Mayor Aron Cromwell said that keeping Lawrence residents in town for their shopping needs is important.
“Overall, I think we have had a problem that there are several things that you just can’t buy here,” Cromwell said. “Or at least there’s not many options in some categories.”
Such concerns were a major topic of discussion of the city’s Retail Task Force. When the task force delivered its report to city commissioners in February, it included recommendations to help retailers tackle that problem.
A key recommendation was for the city to create a new database that would give local retailers access to important statistics about what type of product needs are going unmet in the market. Commissioners in February said they wanted to see a cost estimate for the database and would consider it as part of their 2012 budget.
But when the 2012 budget was approved this summer, the issue never came up. Neither did a recommendation that the city help organize a new group of stakeholders that would pool its money to do joint advertising designed to attract outside shoppers to Lawrence.
City Manager David Corliss said the items weren’t forgotten. Instead, he said, it became clear that the commission didn’t have a consensus on how active it should be in promoting retail issues.
“The commission needs to decide what role it will have in promoting retail jobs,” Corliss said. “I think it has decided to a degree. It has said that our role is to promote the primary jobs and the retail will follow.”
Cromwell said he largely agrees with that assessment.
“We have to be careful with retail,” Cromwell said. “If we encourage one type of retailer to come to town, it can hurt an existing retailer that is already here. That’s probably the biggest reason we haven’t acted real strong on the retail front.”
Space to show
Despite the recent announcements, there have been signs that the retail market is picking up. The city’s 2011 sales tax collections were up 4.3 percent, ending two years of declining tax revenues.
The city also had some new national or regional entrants come into the market. Natural Grocers opened on 23rd Street. Mattress Firm has signed lease space to open at 33rd and Iowa streets, and JoS. A. Bank quickly filled downtown space that had been occupied by Talbots.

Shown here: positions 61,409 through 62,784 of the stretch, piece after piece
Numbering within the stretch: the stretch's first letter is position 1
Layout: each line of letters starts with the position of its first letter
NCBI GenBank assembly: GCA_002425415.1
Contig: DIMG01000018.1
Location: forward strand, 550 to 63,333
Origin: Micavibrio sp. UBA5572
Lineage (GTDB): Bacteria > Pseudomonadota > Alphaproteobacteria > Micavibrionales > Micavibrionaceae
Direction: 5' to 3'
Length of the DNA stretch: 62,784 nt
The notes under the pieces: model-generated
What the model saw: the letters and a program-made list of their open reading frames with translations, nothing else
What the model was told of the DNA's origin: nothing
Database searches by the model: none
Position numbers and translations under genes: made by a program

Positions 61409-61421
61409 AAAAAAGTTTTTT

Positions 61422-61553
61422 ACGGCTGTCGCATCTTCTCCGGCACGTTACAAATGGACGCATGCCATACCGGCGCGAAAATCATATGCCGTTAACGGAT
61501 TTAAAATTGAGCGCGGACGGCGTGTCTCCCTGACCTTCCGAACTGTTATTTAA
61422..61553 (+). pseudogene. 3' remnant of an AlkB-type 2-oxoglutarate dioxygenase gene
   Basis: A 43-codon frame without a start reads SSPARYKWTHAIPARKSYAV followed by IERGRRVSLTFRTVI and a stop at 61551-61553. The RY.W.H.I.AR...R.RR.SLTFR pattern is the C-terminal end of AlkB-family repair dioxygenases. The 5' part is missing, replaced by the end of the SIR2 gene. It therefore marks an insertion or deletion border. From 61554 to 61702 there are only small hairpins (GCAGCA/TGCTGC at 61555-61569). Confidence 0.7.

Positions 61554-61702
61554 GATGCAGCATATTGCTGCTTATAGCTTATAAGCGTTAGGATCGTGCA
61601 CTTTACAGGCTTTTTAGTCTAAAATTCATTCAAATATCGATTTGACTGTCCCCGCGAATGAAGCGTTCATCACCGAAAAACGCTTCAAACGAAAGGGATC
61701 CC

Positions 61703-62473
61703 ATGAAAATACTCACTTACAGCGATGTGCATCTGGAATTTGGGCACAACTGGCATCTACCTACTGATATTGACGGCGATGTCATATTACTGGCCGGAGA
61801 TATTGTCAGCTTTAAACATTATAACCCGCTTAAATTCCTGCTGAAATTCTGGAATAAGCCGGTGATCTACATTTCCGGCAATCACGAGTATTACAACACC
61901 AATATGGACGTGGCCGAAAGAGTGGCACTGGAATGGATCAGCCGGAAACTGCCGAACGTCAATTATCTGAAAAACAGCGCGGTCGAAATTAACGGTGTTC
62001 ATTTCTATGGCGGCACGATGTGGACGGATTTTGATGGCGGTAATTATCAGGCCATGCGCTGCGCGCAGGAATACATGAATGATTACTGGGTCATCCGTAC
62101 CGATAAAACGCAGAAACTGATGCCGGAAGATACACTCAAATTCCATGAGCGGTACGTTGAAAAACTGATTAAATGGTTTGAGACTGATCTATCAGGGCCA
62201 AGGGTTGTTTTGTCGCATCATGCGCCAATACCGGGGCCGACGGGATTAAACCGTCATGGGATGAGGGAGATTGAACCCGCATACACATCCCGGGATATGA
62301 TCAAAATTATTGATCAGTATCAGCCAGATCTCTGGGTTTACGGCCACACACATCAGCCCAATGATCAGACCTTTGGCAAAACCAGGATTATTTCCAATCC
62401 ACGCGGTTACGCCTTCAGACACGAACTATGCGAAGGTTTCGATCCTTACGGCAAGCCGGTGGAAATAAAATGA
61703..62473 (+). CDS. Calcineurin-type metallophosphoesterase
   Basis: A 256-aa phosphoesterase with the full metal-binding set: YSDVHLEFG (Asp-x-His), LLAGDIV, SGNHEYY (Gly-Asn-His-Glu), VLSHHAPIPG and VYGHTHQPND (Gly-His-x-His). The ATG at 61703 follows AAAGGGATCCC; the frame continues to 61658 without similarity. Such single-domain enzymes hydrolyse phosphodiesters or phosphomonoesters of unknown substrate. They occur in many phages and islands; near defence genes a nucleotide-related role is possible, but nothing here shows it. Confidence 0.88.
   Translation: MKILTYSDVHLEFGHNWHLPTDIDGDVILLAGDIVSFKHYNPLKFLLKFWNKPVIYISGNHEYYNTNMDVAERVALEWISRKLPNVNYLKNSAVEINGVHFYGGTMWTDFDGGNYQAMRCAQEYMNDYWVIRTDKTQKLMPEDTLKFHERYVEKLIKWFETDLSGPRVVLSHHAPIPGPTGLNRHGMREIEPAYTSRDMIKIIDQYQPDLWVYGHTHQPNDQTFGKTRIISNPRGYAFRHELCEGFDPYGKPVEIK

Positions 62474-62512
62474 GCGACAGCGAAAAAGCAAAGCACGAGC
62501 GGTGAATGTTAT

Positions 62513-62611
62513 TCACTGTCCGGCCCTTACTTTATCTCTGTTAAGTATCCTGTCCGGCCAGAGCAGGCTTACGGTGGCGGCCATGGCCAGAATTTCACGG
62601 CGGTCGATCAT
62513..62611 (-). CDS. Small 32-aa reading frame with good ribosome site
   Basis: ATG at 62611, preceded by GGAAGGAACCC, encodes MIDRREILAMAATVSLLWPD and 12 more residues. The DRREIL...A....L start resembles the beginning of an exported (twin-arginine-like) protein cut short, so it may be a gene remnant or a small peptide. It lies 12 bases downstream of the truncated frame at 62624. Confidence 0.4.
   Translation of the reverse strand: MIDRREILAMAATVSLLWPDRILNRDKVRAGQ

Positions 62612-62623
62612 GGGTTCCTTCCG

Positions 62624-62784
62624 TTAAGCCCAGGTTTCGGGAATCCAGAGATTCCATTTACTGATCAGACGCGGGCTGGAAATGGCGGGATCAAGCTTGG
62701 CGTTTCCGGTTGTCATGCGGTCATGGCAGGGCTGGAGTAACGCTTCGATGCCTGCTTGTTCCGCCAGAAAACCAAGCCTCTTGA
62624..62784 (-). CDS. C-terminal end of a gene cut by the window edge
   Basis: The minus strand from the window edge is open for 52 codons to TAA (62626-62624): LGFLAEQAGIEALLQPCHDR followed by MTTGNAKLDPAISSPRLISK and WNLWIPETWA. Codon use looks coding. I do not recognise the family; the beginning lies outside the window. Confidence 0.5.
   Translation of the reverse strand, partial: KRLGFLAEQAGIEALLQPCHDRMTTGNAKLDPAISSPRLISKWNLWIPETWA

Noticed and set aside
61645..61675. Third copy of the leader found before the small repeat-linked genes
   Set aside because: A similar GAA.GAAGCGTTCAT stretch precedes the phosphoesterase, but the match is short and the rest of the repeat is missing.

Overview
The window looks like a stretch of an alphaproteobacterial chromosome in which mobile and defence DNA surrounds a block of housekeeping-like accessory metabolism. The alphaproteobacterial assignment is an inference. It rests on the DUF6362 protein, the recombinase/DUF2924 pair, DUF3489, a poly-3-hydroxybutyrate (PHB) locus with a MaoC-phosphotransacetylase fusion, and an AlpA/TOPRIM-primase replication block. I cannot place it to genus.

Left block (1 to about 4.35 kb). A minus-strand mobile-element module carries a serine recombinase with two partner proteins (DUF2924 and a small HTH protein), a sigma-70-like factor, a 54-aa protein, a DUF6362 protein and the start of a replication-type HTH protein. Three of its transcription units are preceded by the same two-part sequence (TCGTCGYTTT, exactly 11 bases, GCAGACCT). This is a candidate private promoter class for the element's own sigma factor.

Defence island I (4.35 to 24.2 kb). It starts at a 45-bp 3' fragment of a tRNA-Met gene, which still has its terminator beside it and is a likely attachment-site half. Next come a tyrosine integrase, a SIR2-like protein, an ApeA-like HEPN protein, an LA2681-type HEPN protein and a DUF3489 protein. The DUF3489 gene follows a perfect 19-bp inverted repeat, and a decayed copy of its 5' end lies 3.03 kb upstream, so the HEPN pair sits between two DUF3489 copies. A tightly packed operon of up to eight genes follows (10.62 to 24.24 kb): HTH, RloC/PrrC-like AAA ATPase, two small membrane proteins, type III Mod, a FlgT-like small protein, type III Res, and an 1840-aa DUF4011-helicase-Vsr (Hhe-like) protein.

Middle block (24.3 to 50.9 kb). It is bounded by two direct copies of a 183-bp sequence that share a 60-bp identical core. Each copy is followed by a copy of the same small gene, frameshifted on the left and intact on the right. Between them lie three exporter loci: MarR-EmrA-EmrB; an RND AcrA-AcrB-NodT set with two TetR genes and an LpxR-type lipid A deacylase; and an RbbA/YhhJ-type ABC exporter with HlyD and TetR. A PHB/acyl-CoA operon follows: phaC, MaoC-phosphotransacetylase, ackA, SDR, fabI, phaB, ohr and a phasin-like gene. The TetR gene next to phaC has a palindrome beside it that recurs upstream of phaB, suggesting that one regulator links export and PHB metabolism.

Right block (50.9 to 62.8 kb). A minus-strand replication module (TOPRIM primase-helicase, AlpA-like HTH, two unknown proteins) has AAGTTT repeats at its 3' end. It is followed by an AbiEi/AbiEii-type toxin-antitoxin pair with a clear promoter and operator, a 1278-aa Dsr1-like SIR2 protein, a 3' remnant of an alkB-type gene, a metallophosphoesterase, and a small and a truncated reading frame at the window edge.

“I think the local marketplace is starting to heal itself,” said Earl Reineman, vice president of Weaver’s Department Store.
Brown said he thinks the situation on South Iowa Street also will look better in 2012. Speculation in the retail industry is that Ross, a discount department store, is strongly interested in the Old Navy location, although the landlord for the spot has not yet confirmed that speculation. Brown also said he’ll be surprised if Old Navy stays out of the Lawrence market for long. Speculation is that Old Navy isn’t closing its Lawrence store because of low sales totals, but rather because of a leasing issue with its landlord.
As for the Sears spot, Brown said he views the 85,000-square-foot building as an opportunity for Lawrence. He said the space could be split into two or three smaller stores.
“It is easy to say shop local and buy local, but barring that, I don’t think there is anything the community needs to be doing,” Brown said. “I think they just need to be patient and not think that the sky is falling.
“I don’t think the sky is falling. It is kind of an exciting time for people like me. We have space to show. I can tell you that people are already working on making deals. I think you’ll see some activity in 2012.”